James Grippando

Tarts: Back to car and back to civilization.

Good job Peg H. and Bev. Like I said earlier, I love women who can keep up.

On that note, I'll leave the rest of you scratching your heads

Rod, I am so sorry -- I really was tired when I wrote that . . .
I like Pop Tart!
Back from Borders -- only three young listeners and their parents, but they were lively ones! I added activity to every story -- and a giraffe to Wide-Mouth Frog -- to accommodate their very young ages. They did sell one CD and gave me a free tea! . . . ;-)

Mary: All is forgiven and I am still very much in your debt. With precious little eyerolling at my spelling and grammar, Mary did a proofread of "The Gathering Darkness" for me.

Thank you, thank you, thank you!

Mary is one of only 8 people to have seen the new manuscript. She actually got it before my co-author!

Oh Mr. P, I knew you were a man into jewelry. I have accepted a few love offerings on occasion. Well maybe more than a few. Please make mine with amethyst. Less chaffing you know.
And what are you talking about us women who can keep up? Keep up what? Is that what makes you such a happy guy?
You realize I was not only the head cheerleader but the captain as well.
Go team!
What was our Florida slogan years back? Arrive alive I believe.
Don't you go getting distracted sugar!

Sorry to barge into the conversation between Xena and Rod, but I wanted to say something before I was distracted . . . oh, yes: Rod's and James' wise words about self-promotion, so true. My friends who have been on best-seller lists several times each did not get there because their publisher cared to get them there--if it weren't for my friends following some of the strategies Rod suggests, and having local book clubs host signing PARTIES (friends will come along for the food and fun and then buy the book after being charmed by the author!), and doing events with local independents, and buying their own tickets to visit other cities and promote their books, they might not have made it to the lists the first time around, or possibly even the second or third.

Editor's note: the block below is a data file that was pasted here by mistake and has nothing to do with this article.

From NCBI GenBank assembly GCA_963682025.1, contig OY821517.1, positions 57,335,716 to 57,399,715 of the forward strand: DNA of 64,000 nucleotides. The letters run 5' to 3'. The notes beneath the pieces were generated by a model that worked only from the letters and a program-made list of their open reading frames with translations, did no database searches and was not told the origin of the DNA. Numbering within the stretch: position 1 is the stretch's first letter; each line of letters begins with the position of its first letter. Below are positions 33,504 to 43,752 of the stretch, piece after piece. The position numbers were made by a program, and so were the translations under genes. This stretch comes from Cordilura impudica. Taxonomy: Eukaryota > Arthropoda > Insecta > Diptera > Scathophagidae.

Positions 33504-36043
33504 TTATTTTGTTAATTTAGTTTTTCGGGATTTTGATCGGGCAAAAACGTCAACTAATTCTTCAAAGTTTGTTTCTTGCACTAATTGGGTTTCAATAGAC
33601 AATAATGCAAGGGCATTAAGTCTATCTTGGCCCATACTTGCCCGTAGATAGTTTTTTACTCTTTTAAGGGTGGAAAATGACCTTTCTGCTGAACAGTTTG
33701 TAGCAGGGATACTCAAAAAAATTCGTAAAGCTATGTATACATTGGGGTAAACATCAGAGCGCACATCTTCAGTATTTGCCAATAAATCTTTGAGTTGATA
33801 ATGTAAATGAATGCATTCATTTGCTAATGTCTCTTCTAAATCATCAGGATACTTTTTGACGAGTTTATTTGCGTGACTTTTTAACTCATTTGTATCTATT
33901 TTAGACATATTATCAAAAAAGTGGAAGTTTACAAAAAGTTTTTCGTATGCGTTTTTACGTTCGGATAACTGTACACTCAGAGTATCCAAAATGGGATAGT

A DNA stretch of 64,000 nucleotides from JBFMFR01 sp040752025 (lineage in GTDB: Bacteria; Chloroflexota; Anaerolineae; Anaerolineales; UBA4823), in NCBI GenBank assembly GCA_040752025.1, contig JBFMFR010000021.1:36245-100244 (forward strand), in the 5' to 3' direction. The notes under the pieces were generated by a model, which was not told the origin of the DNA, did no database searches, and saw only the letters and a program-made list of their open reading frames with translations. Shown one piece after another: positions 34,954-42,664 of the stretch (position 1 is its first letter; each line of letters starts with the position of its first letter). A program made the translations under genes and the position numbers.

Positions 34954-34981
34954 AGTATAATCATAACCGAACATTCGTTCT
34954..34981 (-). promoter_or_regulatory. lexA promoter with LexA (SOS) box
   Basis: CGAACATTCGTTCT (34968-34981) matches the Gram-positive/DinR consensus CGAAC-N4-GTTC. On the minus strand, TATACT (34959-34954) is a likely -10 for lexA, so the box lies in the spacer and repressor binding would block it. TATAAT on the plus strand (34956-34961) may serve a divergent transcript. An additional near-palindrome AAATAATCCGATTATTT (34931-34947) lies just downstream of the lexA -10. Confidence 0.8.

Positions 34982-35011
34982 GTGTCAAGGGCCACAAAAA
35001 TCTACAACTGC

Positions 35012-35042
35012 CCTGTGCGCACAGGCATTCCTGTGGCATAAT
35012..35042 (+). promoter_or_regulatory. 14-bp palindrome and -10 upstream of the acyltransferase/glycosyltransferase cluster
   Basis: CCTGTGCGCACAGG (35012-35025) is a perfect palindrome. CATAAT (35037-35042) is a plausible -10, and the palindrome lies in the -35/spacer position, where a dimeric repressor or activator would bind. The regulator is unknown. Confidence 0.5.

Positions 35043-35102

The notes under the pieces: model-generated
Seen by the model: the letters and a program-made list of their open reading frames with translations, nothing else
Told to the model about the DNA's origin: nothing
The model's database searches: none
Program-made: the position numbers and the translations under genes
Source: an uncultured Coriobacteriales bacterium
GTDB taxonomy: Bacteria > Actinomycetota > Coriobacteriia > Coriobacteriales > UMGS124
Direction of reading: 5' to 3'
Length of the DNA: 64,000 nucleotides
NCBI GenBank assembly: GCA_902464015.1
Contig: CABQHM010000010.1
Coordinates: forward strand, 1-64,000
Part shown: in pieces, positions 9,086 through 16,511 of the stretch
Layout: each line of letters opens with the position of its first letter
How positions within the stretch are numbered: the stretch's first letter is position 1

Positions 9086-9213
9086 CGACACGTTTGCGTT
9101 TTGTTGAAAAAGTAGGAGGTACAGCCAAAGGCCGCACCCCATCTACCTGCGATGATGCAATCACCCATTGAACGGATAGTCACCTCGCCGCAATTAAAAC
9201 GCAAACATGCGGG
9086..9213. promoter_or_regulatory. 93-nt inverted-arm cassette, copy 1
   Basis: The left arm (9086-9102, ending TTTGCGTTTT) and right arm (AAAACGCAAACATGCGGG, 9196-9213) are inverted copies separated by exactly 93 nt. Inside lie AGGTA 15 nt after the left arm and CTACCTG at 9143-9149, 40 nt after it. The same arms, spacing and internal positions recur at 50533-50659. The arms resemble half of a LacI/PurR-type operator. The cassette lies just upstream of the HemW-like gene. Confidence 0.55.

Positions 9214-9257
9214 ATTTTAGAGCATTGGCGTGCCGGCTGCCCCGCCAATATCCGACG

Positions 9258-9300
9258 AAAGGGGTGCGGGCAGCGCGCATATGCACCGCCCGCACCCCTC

Forgot to say on yesterday's topic, there's nothing quite so charming as having an author set her/his story in your backyard and do a GOOD job of it. I picked up one of Harley's books before having heard of her or ye Tarts, thinking it would be a distraction when I needed a break, but Wollie was so smart and funny and lives so convincingly in the L.A. that I know and love, Harley became a 'must read' author for life.

I guess Ozzie Osbourne read your blog today, Rod, as he was appearing at the local Barnes & Noble today and had people lined up into the street to get his book? We bypassed the line as we didn't want his book or his autograph but apparently he was doing great. He started at 3 and was signing until he could sign no more. We left at 5ish and he was still happily signing and people were still waiting in line. Crowd control was in place. hmmmm

Laraine! Thank you!

Xena, I just knew you were once head cheerleader. Or perhaps you still are? Is head cheerleader a lifelong position, like being on the Supreme Court?

To All:

I have arrived safely back in Charleston after a 548 drive from Sleuthfest.

I will never eat another chicken McNugget again.

In re: Tarts, Pop Tarts, WGSs, etc.; I myself am more of a scone.

I'm glad you are safe at home, Rod, and have survived the McNuggets. An apple might be a good antidote ;-)
I concur completely in your description of Elaine as a public speaker/entertainer . . . and a really good person! Some of her book signings here in St. Louis include a % of sales to charities . . . That might be a good thing to add to the list of things to do, and perhaps Elaine would blog on it sometime. It definitely makes for a "feel good" event.

BTW, I'm liking Studmuffin as a counterpoint to Tart -- keeping it on the food theme and recognizing that some of the TLC Men might not want to go along with the "pop" part . . . .
Maybe we can keep the Pop Tart designation for one favorite Pop Tart, Rod (note that my spelling has improved) -- and if you were not already a happy (and fortunate) married man . . . well, I'm just not going there . . . but watch out Xena! ;-)

Great tips, thanks for sharing! It was great meeting you at SleuthFest.

Thanks for all the great marketing advice.